A townsite here was first envisioned in 1875 by George B. Greene of Denver, who intended to name the settlement Silver Glen. Greene started constructing a smelting operation a short distance above the town but never finished the project due to complications with the local ore and financial difficulties.
After being known alternately as Silver Glen and Galena City, the town was developed by George S. Lee in 1877. When a post office was established in May 1877, Lee suggested the name Capitol City due to the town’s proximity to Capitol Mountain, the dome of which resembles a state capitol dome. However, according to local lore, Lee envisioned Capitol City ultimately becoming the capital of Colorado and that he would become the governor. It was toward that end which he developed industries in the area.
Originally from Illinois, George S. Lee attended college in the east before making his way through the west, and to Colorado, where he worked as a mine superintendent at Central City in the 1860s. In 1877, he opened an office in Lake City with ambitious plans for the newly formed Galena Mining District.
A 200-acre townsite was developed in 1878 and lots were sold. The town served as a supply center for several neighboring silver mines, including the Capitol City, Czar, Silver Chord, Yellow Medicine, Red Rover, Vermont, and Excelsior.
Lee soon began to build a grand two-story brick home in Capitol City. Workmen were brought in from various parts of the state and bricks, which cost $1 apiece, were hauled from Pueblo, Colorado. Completed in 1879, the house included a spacious veranda, formal parlor with a bay window where tropical plants were grown, an attached library wing, a small ballroom, a small theater with an orchestra pit, and several fine guest bedrooms on the second floor. The exterior featured landscaped gardens and the outbuildings were also built of brick. These included stables, a carriage house, and a gabled brick outhouse, the first and only one of its kind in the region. George Lee was an early advocate of the telephone and had a system connected between his house, Lake City, and neighboring communities by 1881. His home was locally known as the Lee Mansion, but Lee called it The Governor’s Mansion.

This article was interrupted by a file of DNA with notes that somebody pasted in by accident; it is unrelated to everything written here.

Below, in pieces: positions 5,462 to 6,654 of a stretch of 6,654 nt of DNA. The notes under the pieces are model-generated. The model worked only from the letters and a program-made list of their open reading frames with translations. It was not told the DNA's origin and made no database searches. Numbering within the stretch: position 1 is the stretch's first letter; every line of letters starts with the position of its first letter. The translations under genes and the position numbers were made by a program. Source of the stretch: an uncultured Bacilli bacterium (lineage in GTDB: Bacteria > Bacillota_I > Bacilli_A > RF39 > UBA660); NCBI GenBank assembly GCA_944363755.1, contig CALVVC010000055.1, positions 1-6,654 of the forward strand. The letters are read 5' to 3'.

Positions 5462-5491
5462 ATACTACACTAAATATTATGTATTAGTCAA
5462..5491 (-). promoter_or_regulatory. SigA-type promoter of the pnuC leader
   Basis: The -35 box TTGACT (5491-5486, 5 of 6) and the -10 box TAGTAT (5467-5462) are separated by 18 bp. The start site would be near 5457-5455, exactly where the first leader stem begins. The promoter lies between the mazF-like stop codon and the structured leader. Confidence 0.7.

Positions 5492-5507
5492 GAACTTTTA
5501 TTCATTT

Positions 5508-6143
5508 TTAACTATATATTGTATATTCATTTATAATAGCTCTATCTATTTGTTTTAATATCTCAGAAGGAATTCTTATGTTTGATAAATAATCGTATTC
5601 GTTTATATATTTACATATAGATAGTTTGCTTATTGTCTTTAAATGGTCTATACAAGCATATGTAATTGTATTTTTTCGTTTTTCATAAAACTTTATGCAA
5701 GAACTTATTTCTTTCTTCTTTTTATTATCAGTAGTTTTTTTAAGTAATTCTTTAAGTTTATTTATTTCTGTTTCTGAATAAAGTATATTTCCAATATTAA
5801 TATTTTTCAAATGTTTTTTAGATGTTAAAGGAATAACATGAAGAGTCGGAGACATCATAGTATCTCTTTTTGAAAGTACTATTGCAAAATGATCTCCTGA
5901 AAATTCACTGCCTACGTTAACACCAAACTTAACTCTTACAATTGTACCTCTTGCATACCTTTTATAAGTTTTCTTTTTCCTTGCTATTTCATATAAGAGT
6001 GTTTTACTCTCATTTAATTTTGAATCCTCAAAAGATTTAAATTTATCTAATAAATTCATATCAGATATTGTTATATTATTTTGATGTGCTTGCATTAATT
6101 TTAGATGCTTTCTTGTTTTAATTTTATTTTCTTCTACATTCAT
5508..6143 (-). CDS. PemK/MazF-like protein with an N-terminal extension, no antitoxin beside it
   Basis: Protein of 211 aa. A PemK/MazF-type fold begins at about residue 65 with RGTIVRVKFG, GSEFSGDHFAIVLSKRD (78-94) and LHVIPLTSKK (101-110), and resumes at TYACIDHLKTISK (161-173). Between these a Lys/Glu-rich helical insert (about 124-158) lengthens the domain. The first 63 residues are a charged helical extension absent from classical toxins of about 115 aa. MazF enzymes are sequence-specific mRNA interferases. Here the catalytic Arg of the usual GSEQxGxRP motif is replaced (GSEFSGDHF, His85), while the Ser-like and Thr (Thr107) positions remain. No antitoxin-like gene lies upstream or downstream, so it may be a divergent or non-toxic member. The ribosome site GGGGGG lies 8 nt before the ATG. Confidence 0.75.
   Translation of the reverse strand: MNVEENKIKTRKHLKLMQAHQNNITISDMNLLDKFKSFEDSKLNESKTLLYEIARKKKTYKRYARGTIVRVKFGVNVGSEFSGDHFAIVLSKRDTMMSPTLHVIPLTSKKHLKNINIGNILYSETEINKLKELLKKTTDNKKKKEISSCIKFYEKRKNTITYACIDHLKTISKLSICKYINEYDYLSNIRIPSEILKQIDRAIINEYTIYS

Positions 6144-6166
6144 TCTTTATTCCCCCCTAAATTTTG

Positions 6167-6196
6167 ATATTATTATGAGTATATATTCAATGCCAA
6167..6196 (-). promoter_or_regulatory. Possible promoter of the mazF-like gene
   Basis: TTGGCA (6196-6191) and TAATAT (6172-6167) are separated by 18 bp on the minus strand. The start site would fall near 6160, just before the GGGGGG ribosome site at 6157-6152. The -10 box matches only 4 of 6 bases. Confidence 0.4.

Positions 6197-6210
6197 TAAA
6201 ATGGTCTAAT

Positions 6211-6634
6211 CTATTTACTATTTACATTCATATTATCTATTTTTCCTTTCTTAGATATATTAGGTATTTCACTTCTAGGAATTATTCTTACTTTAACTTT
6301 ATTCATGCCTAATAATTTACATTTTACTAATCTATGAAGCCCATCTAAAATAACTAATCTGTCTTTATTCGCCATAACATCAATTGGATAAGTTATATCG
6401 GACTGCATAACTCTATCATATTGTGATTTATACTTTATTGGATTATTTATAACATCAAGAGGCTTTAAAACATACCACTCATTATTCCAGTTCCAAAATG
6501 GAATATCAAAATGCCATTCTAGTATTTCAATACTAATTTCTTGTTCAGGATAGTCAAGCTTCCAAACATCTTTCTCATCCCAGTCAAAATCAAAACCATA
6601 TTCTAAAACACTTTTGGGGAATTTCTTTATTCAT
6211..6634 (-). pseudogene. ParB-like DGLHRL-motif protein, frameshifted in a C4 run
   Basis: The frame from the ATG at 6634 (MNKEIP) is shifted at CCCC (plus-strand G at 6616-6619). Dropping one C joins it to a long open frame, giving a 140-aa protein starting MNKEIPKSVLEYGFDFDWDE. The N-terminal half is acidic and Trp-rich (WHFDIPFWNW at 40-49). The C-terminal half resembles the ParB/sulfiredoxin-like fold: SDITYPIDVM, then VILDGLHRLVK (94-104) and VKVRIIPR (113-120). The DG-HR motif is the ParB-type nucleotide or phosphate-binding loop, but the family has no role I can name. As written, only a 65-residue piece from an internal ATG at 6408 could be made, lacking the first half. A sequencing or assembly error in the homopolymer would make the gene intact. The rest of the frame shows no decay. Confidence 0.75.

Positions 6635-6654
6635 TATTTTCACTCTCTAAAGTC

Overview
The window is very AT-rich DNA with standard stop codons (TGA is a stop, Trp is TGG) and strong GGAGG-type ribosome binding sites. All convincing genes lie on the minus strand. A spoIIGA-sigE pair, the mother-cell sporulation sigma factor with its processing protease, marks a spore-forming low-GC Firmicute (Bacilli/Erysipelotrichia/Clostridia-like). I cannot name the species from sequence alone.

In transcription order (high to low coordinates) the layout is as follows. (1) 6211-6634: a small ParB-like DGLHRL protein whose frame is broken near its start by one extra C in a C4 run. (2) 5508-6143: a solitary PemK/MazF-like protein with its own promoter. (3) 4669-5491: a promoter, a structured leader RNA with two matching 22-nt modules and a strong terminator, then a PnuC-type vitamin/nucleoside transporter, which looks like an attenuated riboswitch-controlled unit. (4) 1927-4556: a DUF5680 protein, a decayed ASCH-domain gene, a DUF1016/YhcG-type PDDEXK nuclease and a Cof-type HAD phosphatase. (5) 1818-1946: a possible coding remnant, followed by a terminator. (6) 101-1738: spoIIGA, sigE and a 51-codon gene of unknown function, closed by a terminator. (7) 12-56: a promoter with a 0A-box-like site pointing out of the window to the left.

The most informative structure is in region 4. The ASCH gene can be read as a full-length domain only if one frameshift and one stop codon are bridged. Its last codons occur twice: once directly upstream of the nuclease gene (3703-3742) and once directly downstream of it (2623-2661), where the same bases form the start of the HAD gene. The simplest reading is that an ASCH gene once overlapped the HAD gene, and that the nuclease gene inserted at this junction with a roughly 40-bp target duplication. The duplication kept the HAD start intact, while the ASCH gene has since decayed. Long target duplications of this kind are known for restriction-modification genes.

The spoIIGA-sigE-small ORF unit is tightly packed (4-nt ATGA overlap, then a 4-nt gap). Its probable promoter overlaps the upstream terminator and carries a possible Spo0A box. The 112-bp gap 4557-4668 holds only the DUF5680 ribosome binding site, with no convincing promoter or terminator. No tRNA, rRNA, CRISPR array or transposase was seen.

The Lees entertained lavishly in the house, which they opened to the public as the Mountain House Hotel. Their guests included Colorado Governor F.W. Pitkin in 1879 and travel writer Frank Fossett who in 1880 wrote, “And right here among these rugged mountains of faraway San Juan, where one would least expect to find it, is the most elegantly furnished house in Southern Colorado. The handsome brick residence of George S. Lee and lady [Mary Jane Lee], distinguished for their hospitality, is a landmark in this locality.”
Lee’s first industrial enterprise at Capitol City was the Lee Smelter, which was built on the lower edge of Capitol City in 1878. He later developed the Henson Creek Reduction works, located at the upper end of Capitol City, which encompassed the incomplete Greene Smelter. Unfortunately, both of these operations only ran sporadically due to a lack of quality ores and low water power during much of the year.
Lee also built Rose’s Lime Kiln to produce an ash-free lime that was used as a cement additive. The kiln was named after his daughter, Rose Lee. He also operated several sawmills and lumber yards which provided timber, lath and shingles for building projects in Capitol City and Lake City, as well as a brick kiln at Capitol City which in 1880 produced 240,000 bricks. Lee also envisioned an upper Henson Creek marble quarry, but this dream was never accomplished. His business interests in the Capitol City area in the late 1870s and early 1880s employed more than 115 men, making him one of the county’s largest employers.